Carpal tunnel syndrome is surprisingly common, affecting 1 in 20 Americans. The carpal tunnel is an area in the wrist that contains a variety of tendons and nerves that affect the hand and fingers. Excessive, ongoing pressure on this area of the wrist from computer use or hobbies can lead to numbness, tingling, pain, and restricted range of motion. Physical therapy can alleviate carpal tunnel in its early stages, and can help you recover from the surgery that may be needed for advanced carpal tunnel syndrome.
What Causes Carpal Tunnel Syndrome?
Carpal tunnel syndrome is a repetitive strain injury. Bending the wrist into unnatural positions or bearing weight in the wrist for long periods of time can put you at risk. Those who use computers all day, spend long hours driving, or work on assembly lines are at particular risk for developing carpal tunnel.
In addition, the presence of certain health conditions can increase your risk of carpal tunnel syndrome. These include:
- Wrist issues such as a sprain, strain, or fracture
- Pregnancy and other hormonal conditions that affect the joints
- Steroid use
- Rheumatoid arthritis
Carpal tunnel syndrome generally announces its presence with odd tingling, burning, or numbness through the palm of the hand and into the thumb, first, and middle fingers. Symptoms are usually the worst at night, and many patients report being awakened by them. You may find some relief from shaking out your hands.
As carpal tunnel progresses, you will start to notice symptoms during the day. Your hand may become weak, making it difficult to hold heavy items. If the condition continues to go untreated, you may lose grip strength to the point that you frequently drop even relatively lightweight items.
Physical Therapy for Carpal Tunnel Syndrome
Your first session will consist of a detailed evaluation to confirm that your symptoms are caused by carpal tunnel. We will also discuss your habits at work and home that could be contributing to your condition.
We will perform a variety of hands-on manual therapy techniques to help loosen the tightness in your wrists, hands, and fingers. We will also prescribe both in-office and at-home stretching and strengthening exercises to relieve pain and improve your range of motion.
Because carpal tunnel syndrome is a repetitive strain injury, you will not fully heal if you continue to do the things that caused your condition in the first place. Therefore, patient education is a huge part of physical therapy for carpal tunnel. We will teach you ways to modify your workstation and your habits to reduce strain on your wrists. We may also recommend the use of adaptive equipment such as a wrist brace for a period of time.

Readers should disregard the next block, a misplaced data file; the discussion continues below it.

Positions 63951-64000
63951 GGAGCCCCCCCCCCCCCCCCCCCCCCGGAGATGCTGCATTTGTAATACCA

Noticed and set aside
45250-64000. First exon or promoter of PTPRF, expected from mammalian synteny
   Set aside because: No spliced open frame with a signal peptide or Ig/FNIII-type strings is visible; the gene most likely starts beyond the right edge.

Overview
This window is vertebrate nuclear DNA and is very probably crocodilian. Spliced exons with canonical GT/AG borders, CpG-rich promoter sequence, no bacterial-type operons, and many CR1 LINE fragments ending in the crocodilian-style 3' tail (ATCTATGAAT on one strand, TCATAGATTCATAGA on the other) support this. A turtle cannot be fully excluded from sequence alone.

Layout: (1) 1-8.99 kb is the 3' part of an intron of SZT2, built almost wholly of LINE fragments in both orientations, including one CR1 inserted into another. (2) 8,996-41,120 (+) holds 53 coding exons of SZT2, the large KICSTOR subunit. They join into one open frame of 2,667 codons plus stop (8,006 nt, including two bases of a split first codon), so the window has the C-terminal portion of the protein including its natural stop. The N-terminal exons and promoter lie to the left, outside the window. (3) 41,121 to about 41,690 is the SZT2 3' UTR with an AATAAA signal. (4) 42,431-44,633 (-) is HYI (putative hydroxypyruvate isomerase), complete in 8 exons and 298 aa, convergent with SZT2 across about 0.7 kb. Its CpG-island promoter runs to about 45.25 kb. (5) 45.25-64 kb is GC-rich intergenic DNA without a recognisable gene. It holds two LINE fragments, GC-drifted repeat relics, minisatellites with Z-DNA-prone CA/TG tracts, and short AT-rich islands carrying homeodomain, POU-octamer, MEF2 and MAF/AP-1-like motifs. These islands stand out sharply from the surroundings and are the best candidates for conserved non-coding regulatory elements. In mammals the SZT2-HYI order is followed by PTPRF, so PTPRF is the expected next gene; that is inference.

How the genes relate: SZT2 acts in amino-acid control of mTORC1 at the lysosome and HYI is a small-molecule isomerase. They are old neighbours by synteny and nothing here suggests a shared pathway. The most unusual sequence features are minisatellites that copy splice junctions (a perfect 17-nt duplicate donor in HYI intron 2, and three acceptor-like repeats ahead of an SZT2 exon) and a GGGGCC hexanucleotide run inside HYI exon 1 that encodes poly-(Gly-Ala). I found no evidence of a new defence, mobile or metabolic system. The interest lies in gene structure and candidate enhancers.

Physical Therapy After Surgery
If you have severe carpal tunnel syndrome, we may refer you to a surgeon for evaluation. Surgery can release the band of tissue at the base of the carpal tunnel, relieving the pressure on the median nerve. After surgery, physical therapy is essential to reduce scar tissue and restore strength and flexibility in your wrist and hand. Post-surgical physical therapy is similar to physical therapy when no surgery is needed, with some differences to account for your post-surgery needs.
How to Prevent Carpal Tunnel Syndrome
You can lower your risk of developing carpal tunnel syndrome by following a few basic tips:
Relax your grip: Many people apply more grip strength than necessary when holding and using items. Consciously relax your grip as much as possible to reduce muscle strain. When writing by hand, choose a pen with a wide handle to reduce the amount you need to grip.
Take breaks: When performing repetitive activities, take frequent breaks. Stretch out your wrists and hands and relax. If this is not possible, try switching hands periodically.
Keep your wrists neutral: Whenever possible, avoid excessive wrist bending. Try to keep your wrists in a straight, neutral, relaxed position.
Adjust your workstation: Evaluate your workstation for ergonomics, and be sure it is correctly adjusted for your height and physical build. Even minor changes in angles can have a huge effect on reducing strain in your wrists and throughout your body.
Keep your hands warm: Cold hands tend to hurt and stiffen up. Wear gloves in cold weather and avoid lowering the temperature in your home or office too far.
Ready to Get Started?
If you are ready for the latest physical therapy treatments for your pain or injury, contact Manhattan Physical Therapy and Pain Center today at (212) 213-3480 to learn how we can help.